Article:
But the last one of these spurts ended 40 years ago, and the Obama Era, such as it was, lasted a mere 18 months. That’s despite the fact that Democrats had big majorities in both the House and Senate, George Bush had seemingly degraded the Republican brand almost beyond salvaging, and conservative policies had produced an epic financial collapse that should have provided a tremendous tailwind for substantial progressive reform. And yet: 18 months. That was it.

It’s a strange dividing of years, and we can slice the time tables down to 18 months with sputtering “achievements” here, there, everywhere.  1911 through 1919 starts with the administration of William Howard Taft, who threw away his “progressive” remnants when Roosevelt broke with him, and ends with the second Wilson term at war in Europe, where the Red Scare was unleashed in the United States (and during all of the administration, setting back civil rights a generation by extending Jim Crow).  We’ve an uneven 1964 – 1970 term, where the Watts riots dissipated further domestic reforms under President Johnson — and Johnson could no longer garner any federal money for slum clearance.  Somehow we weave back into the Nixon Administration, which is appropriate to Drum’s point.
Mind you — er — Reform is dizzying.  But throw the term around every which way, and eventually it’ll have a broad hold of meaning.

Ted Rall is on a book tour for his “UnAmerican Manifesto”.  He hits the high points, argured against voting in this last mid-term election in order to allow space for a less confined political thinking, as Obama is “George W Bush without the Opposition.”  (Leftward Opposition)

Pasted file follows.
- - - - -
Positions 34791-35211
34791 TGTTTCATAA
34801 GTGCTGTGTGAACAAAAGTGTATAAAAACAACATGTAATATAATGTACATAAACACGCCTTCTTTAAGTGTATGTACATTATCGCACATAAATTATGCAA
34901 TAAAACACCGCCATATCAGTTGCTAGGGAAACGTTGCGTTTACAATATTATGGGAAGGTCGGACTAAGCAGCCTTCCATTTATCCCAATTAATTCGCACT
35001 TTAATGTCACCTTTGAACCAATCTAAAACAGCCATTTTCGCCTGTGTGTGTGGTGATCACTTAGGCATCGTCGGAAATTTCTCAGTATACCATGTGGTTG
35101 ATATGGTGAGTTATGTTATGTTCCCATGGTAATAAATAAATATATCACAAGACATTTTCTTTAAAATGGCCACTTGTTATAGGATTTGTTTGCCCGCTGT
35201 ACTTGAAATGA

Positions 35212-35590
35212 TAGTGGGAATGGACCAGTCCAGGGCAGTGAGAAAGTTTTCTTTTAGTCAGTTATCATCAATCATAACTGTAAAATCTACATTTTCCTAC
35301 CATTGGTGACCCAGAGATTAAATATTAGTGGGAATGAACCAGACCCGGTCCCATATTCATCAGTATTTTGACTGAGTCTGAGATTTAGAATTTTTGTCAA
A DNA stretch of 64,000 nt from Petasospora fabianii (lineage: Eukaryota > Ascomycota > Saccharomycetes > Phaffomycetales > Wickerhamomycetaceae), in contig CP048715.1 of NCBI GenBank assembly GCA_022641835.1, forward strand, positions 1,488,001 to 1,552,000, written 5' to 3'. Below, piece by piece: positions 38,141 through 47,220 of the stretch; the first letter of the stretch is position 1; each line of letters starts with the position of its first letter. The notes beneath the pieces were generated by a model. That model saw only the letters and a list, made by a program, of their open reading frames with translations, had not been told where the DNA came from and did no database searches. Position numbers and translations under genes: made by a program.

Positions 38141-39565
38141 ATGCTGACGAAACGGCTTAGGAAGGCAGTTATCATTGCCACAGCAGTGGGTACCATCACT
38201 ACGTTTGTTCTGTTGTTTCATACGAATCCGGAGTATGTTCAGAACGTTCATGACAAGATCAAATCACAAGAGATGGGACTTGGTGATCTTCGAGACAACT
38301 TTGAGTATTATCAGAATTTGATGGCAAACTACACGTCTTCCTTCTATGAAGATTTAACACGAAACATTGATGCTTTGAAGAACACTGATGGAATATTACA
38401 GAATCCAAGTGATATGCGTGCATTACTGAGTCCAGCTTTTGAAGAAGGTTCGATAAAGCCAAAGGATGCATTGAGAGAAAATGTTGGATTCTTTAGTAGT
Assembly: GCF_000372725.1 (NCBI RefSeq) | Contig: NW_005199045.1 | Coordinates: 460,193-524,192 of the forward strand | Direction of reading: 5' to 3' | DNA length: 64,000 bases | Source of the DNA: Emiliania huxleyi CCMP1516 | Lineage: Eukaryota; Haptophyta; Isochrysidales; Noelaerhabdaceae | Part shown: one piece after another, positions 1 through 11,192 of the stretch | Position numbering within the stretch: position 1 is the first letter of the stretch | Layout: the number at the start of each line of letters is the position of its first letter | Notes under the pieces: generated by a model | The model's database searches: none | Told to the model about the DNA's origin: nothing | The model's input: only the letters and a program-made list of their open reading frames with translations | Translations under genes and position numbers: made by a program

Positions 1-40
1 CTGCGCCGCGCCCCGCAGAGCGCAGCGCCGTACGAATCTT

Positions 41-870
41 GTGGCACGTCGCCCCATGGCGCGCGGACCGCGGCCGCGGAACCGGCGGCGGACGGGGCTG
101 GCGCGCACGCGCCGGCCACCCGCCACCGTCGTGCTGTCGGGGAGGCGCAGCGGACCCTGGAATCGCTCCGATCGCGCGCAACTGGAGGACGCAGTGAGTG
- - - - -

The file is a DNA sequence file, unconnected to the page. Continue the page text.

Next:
Interesting, skip back to 2003:
I’m a charter member of the 2004 ABB (Anybody But Bush) society. Whether the nominee turns out to be a right-winger (Clark, Lieberman) or a colorless bore (Edwards, Kerry, Gephardt), I’ll vote for him over Bush, in the same spirit with which the late Afghan warlord Ahmed Shah Massoud reportedly toasted a meeting of anti-Soviet factions during the ’80s occupation: “First we kill the Russians. Then we kill each other.” But I have a preferance

He was right about Chris Ware – to an extent (I prefer the island issue (novella?) of Jimmy Corrigan to the graphic novel, and everything else mines about the same inert arena of alienation), though I was unsure if the parody cartoon he published would be understood by the whole of his syndication audience.

The author of this book, about the emerging Democratic Majority (phrase plucked out from a book by a couple of “New Democrats” released in 2001 or 2002), was on his book promotion tour this past summer.  It marks a sort of wishful thinking.  He points out that the 2010 midterms is the least significant of the data points, though held that the Democrats would maintain a slim control of Congress — which still marks it as a data point that fell through.
It is worth seeing how, as it disrupts a narrative of a relatively seamless Obama first term.  Two items of consideration — Loewe argured that Obama’s campaign had created a powerful fund-raising apparatus and machinery.  Never mind the ever rolling K Street machinery of ever-changing front group organizations that would easily outod said fund raising machinery. 
— Also see some enforced “epistemological closure“. —

More importantly, we see Loewe lose out when he urges that Democrats in Congress, buttressed as they are by the Blue Dogs, need to resist the urge and short-cut of making Bi-partisanship one’s central virtue.  And so goes the dance of the most vulnerable party members.

But hey.  1970, and Kevin Phillips’s Nixonian “Emerging Republican Majority” was not coming to fruition… for lovers of the letter “R”.